25. I have discontinued my Facebook account, and sent links of this video to family and friends. Identity misrepresentation might cause me to lose a job interview or job, or make people think I am someone I am not. It is as dangerous as identity theft.

    BTW: I have been targeted with Roundup ads when I believe in organic gardening. What are they saying about you?

    This doesn't even consider the principles of someone in the global village making profit from your information. How would you feel if someone in your town was doing this to you?

  26. 0:30 Even in 03/04 I highly doubt many people were on Myspace. People don't think of the early 2000s as that different to now but certainly in Britain people like me didn't have digital TV or broadband for a long time.

  27. Why would you "like" something in the first place? Is there an incentive to "liking" curly fries that I'm missing? Maybe not having a Facebook profile is the strongest indicator of high intelligence after all.
    But maybe someone can explain to me why people feel the need to rub their favourite >everything< in their acquaintances faces.

  28. let them the company's experience them-self how it is to be spammed by commercial on there personal pages for ad least a few months. then they really know how that is like

  29. fries come in many flavors and I do like curly fries but eat more regular fries and I do like a little bit of salt on them.

  30. The key thing to understand here is that all of this raw data is actively being used to shape public opinion to conform to the interests of private wealth & power. One important reason for the very existence of "upvoting" or "likes" is to serve the same function as polling. There's a reason why the US is (and has always been) a heavily polled society (LONG before the introduction of large scale data-mining & online algorithms). It's because the business-class must always have their finger on the "public pulse" in order to properly gauge the effectiveness of the propaganda they're paying for. This enables PR agencies to modify it as-needed when polling indicates that a particular campaign has not been effective at manipulating enough of the target audience. Data from polling assists propagandists in ascertaining when too many people begin to have opinions that do not reflect ruling-class interests, in which case the propaganda can be dialed-up proportionately beat those ideas out of pepole's heads and replace them with corporate-approved ones.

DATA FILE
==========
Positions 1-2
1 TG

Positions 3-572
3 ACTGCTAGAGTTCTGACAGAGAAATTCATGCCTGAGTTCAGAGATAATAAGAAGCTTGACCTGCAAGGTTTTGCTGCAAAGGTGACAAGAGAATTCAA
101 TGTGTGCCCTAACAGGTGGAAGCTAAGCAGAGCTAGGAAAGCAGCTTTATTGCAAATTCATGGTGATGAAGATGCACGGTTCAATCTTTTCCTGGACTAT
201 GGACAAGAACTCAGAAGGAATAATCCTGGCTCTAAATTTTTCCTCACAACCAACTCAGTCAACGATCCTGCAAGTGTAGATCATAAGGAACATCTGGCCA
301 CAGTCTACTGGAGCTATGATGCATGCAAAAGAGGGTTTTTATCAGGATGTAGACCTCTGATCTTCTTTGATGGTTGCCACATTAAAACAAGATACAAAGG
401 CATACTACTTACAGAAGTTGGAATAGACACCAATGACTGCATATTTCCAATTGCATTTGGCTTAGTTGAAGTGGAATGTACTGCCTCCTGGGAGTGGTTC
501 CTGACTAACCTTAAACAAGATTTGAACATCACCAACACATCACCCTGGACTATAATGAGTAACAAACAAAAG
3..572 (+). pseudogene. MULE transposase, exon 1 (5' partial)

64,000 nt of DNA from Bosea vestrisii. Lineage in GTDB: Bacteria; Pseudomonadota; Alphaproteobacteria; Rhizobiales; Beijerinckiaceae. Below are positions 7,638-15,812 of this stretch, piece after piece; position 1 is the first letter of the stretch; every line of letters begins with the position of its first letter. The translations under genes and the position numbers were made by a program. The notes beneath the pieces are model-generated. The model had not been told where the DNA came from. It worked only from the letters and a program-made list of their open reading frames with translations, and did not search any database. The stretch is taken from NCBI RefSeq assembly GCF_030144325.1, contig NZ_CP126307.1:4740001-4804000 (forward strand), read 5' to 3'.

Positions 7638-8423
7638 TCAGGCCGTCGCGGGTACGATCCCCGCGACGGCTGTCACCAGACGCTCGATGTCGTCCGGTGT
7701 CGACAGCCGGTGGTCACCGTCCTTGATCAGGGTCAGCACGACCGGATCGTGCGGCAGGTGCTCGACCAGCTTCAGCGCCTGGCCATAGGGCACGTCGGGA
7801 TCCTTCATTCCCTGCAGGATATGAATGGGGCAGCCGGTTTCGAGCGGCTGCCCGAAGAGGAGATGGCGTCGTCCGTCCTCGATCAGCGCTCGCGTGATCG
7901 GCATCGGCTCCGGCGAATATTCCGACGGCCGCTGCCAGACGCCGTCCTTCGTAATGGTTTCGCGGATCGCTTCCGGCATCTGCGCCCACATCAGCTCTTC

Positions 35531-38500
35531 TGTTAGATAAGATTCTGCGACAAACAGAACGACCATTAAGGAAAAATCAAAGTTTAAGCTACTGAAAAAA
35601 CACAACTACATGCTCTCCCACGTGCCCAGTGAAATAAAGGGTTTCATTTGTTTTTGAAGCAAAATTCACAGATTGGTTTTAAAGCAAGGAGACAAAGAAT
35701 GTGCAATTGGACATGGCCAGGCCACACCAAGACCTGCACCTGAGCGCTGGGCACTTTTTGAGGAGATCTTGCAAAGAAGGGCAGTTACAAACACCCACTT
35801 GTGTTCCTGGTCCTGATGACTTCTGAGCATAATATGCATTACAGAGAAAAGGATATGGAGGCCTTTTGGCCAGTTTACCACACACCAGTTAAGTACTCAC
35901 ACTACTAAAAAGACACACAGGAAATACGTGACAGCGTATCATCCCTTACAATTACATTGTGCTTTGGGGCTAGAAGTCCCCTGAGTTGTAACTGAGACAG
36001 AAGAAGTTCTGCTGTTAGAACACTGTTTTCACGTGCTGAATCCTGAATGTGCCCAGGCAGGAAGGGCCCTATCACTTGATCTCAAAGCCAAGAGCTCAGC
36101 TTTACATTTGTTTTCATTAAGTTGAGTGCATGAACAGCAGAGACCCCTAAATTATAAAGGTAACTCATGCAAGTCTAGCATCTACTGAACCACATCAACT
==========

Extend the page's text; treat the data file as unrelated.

31. what would happen if the presenter opened an hr consulting company and was able to present datapoints that she describes? Well, it's likely that business will not actually care. At some point the entire population would be put on some virtual spectrum and it might be interesting to compare two candidates for one position but in the end all we will learn is how low we are willing to lower the bar. And then we will also be challenged with the "minority report" syndrome. And then what happens when people game the system? This can only be a fad and quite frankly has a natural bias that can be considered prejudicial. No good will come from this.

  32. This is the woman who is super popular on Twitter for many many videos of her four Golden Retrievers. She posts dozens of Snapchat pictures and videos like every day.